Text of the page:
Over a year ago, El Salvador made history when it declared bitcoin legal tender. This meant that many companies throughout the region were required to accept crypto payments alongside the U.S. dollar, which the country had long been dependent on, but has everything worked out in the nation’s favor?
El Salvador and Bitcoin… Has It Worked?
With about 16 months under its belt of using bitcoin as real, actual money, it appears El Salvador has some relatively mixed results to show. Not all these results have come from bad money management or poor financial regulations. Rather, bitcoin is very volatile and speculative, and thus a lot of the poor results that have occurred within the nation’s borders stem from the unpredictability of the currency.
But there are people living within the country that don’t feel bitcoin has done anything for them or their region’s economy. One of those people is Edgardo Acevedo, who believes that not much has really happened from El Salvador accepting BTC. He stated in a recent interview:
I don’t think anything has changed, except that the country is more recognized than before, but the economic life of Salvadorans remains the same or worse than a few years ago… What has improved is the issue of violence and crime, but economically, I can say that nothing has changed.
El Salvador has encountered a lot of difficulty when trying to implement its newfound crypto agenda. The country faced heavy opposition from institutions like the World Bank, which refused to aid in the country’s plans, claiming that the price of BTC was too unsteady for the coin to be dealt with seriously.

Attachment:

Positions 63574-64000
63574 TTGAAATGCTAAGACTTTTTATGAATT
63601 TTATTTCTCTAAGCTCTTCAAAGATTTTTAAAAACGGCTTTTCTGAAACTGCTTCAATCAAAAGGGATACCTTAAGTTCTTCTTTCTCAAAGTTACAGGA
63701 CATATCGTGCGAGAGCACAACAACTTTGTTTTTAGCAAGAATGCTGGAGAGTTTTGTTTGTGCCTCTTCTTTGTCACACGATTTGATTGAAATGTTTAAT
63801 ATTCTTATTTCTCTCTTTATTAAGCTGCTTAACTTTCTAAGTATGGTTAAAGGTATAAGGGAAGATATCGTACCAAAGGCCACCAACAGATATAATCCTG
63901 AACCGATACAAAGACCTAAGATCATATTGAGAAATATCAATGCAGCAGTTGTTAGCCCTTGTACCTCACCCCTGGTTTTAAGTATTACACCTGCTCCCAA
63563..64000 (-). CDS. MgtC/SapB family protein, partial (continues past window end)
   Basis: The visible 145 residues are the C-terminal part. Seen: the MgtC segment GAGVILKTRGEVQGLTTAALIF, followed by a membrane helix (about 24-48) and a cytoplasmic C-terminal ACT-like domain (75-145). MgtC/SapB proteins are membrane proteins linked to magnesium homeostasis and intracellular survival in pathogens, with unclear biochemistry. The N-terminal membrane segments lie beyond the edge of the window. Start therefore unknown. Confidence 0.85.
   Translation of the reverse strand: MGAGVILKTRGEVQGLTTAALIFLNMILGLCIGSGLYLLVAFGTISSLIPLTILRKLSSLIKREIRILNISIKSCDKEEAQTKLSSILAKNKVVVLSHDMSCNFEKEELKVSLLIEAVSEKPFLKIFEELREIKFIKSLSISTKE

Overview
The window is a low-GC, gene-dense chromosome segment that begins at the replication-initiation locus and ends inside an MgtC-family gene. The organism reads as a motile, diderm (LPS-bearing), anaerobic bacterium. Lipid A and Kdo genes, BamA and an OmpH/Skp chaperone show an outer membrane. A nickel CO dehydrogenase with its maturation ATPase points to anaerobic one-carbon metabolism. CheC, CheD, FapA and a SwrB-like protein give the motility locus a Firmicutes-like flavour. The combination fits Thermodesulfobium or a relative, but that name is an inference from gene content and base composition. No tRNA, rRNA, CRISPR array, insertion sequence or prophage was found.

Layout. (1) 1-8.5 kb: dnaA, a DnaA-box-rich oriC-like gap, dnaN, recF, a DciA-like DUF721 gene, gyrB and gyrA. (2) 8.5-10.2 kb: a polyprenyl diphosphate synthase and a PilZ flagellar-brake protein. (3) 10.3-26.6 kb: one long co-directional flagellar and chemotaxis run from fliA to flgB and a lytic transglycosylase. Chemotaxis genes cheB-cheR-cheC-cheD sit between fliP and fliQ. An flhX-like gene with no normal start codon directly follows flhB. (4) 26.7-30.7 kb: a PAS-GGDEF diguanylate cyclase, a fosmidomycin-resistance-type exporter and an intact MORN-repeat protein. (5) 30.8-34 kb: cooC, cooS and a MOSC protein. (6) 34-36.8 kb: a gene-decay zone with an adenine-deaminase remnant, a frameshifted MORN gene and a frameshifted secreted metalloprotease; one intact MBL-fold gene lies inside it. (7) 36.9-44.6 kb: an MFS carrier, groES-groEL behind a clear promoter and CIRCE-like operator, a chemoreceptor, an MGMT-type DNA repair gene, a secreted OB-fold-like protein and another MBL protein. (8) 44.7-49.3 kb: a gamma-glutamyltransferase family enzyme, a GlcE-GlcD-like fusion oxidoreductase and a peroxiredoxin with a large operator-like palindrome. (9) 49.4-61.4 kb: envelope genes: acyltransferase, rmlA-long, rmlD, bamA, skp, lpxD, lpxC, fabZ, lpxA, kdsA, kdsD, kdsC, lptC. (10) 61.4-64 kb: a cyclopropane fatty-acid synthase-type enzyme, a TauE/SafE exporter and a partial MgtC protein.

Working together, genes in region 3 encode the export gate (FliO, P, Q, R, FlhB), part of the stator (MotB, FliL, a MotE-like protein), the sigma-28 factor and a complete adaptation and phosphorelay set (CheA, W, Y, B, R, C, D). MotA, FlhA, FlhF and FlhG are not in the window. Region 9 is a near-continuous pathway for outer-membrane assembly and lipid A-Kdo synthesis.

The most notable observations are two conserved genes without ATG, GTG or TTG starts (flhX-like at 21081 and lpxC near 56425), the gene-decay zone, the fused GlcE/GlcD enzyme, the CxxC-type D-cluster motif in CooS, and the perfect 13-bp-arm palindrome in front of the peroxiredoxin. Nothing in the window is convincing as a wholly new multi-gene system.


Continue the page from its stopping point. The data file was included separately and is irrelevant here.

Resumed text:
At the time of writing, bitcoin use in El Salvador has fallen by roughly 60 percent, no doubt a testament to the poor performance the coin has exhibited throughout the 2022 year. It has indeed been a rough time for everyone’s favorite digital currency. Just one year ago, the world’s primary crypto asset was trading at a new all-time high of about $68,000 per unit. Now, however, the currency is struggling to maintain a position in the low $19K range.
Rachel Ziemba – founder of Ziemba Insights – explained that the government of El Salvador is still claiming the bitcoin experiment to be a success despite the lack of noticeable differences made in the territory’s economic operations. She said:
The government claims the developments [are] a success, but most local commentators and international watchers are underwhelmed.
Not Everyone’s Pleased
Laura Andrade – director of the Universidad Centroamericana – also threw her two cents into the mix, claiming the project really hasn’t done much in the long run. She mentioned:
Bitcoin’s first year in effect has transcended from a commercial expectation to an irrelevant topic for traders. The foregoing is evidence that this cryptocurrency never had penetration in national commerce.
Source: Read Full Article